Oceania and the Red Rock Curtain

The politics of Australia turned increasingly inward-looking and nationalist in the first two decades of the 21st Century. Following a series of victories for the far-right Ironbark Party, a coalition of several isolationist and right-wing groups, Australia had by 2015 tightened its border controls, cut ties with other states and restricted trade to the point that it has become common to refer to the “Red Rock Curtain”. Only a few countries still maintain embassies in Canberra after a series of “terrorist” attacks, poorly-investigated by the government, against diplomats and foreign businessmen.

The rare foreigner who does gain a travel permit speaks of military police in every city; claustrophobically tight restrictions on trade and travel; and mandatory public displays of loyalty for the Party. Since the official diplomatic presence from Australia always takes great care to be well-behaved on national television, such stories are often dismissed as sensationalism. However, refugees - escaping usually through Papua New Guinea or New Zealand, both states which maintain an uneasy lack of control over the smuggling of material and human contraband through their sea routes through the Curtain - and the occasional white-hat bright enough to break through the extensive web censorship clamped across the country, whisper dark stories of internment camps, summary executions and mass graves.

Malay Archipelago

The Malay archipelago has increasingly looked inwards over the last decade, with old tensions between Malaysia, Indonesia and Singapore decreasing as the region's appetite for technological and economic development sharpens. Much of the region is riding the crest of a thriving trade in military consultancy and training, with most of the world's premier security and risk management firms sending their best operatives to the area to complete their training.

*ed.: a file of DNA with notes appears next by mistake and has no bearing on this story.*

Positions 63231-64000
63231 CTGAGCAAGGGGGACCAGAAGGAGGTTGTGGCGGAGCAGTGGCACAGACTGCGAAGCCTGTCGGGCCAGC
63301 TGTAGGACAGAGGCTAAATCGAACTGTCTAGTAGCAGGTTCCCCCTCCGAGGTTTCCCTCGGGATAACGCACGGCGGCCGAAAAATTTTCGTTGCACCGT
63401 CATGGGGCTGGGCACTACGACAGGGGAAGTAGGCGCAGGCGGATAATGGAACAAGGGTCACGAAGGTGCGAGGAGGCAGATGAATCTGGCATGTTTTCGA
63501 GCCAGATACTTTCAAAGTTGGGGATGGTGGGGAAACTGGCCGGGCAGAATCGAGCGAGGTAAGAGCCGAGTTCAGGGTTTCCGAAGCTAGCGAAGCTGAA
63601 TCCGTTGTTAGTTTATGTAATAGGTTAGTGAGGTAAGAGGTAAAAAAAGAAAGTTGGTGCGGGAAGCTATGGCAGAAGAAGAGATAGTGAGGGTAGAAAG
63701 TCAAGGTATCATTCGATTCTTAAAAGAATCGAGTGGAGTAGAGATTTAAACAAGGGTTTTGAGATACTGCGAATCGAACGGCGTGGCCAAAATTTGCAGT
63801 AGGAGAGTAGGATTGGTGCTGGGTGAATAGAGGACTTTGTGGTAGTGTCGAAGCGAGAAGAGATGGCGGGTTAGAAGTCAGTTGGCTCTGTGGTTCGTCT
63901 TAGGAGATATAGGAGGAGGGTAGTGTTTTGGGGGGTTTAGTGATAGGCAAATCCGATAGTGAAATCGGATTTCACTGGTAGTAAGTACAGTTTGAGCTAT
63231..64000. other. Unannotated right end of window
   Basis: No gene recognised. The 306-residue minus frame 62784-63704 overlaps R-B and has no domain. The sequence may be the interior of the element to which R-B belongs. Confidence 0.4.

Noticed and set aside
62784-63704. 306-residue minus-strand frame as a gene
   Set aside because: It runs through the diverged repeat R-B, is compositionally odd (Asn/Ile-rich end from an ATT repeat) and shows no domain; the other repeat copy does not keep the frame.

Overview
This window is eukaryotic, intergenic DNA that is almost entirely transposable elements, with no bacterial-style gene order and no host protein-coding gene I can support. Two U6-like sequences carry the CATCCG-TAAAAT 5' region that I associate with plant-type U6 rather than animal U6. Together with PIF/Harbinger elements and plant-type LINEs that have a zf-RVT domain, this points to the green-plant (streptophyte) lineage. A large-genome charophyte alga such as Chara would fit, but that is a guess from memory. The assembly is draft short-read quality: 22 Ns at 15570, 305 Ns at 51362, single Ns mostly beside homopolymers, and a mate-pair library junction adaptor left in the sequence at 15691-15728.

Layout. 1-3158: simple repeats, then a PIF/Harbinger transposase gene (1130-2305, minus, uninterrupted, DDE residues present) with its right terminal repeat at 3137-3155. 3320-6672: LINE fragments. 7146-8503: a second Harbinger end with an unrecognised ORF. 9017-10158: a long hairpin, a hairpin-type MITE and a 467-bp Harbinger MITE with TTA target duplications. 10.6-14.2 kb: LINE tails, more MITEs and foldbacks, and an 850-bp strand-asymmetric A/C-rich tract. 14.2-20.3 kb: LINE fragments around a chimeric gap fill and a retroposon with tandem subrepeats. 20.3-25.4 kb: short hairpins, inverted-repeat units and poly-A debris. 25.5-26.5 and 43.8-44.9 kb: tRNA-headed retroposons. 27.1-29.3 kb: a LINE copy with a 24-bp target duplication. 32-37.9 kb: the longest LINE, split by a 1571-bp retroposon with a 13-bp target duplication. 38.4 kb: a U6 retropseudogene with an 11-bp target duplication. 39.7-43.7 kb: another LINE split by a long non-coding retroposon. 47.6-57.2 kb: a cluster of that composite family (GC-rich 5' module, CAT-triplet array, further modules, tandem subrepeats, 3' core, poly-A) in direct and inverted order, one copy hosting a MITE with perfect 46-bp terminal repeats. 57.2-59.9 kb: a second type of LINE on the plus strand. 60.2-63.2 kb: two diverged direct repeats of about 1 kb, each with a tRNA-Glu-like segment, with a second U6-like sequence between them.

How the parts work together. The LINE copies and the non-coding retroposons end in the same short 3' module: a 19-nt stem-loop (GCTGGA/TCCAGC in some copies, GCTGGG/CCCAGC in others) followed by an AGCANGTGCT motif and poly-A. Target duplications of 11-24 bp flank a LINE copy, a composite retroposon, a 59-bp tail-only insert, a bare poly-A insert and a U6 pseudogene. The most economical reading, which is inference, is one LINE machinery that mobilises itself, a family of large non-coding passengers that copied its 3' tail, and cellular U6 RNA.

The islands, meanwhile, particularly the Philippines and Samoa, have suffered from a series of natural disasters that have risked crippling their burgeoning economies. In the face of such terrible loss, human ingenuity has risen to the fore. Banks of tidal barriers, high-tech seismic warning systems and ever more sophisticated “earthquake-proof” construction experiments are rising up across the archipelago, with many corporations from nearby MEDCs using the area as a test bed for new technologies.

The vast biodiversity of the region has also attracted increasing notice in recent years. Several biotechnology and pharmaceutical startups and more established firms are thriving on new discoveries from the land and ocean of the islands, which sensationalists report as boasting everything from more robust breeds of farmed seafood to potential cancer cures.

Indian Subcontinent

Est. Pop: 1.6 Billion
GDP (India): $2,104 Billion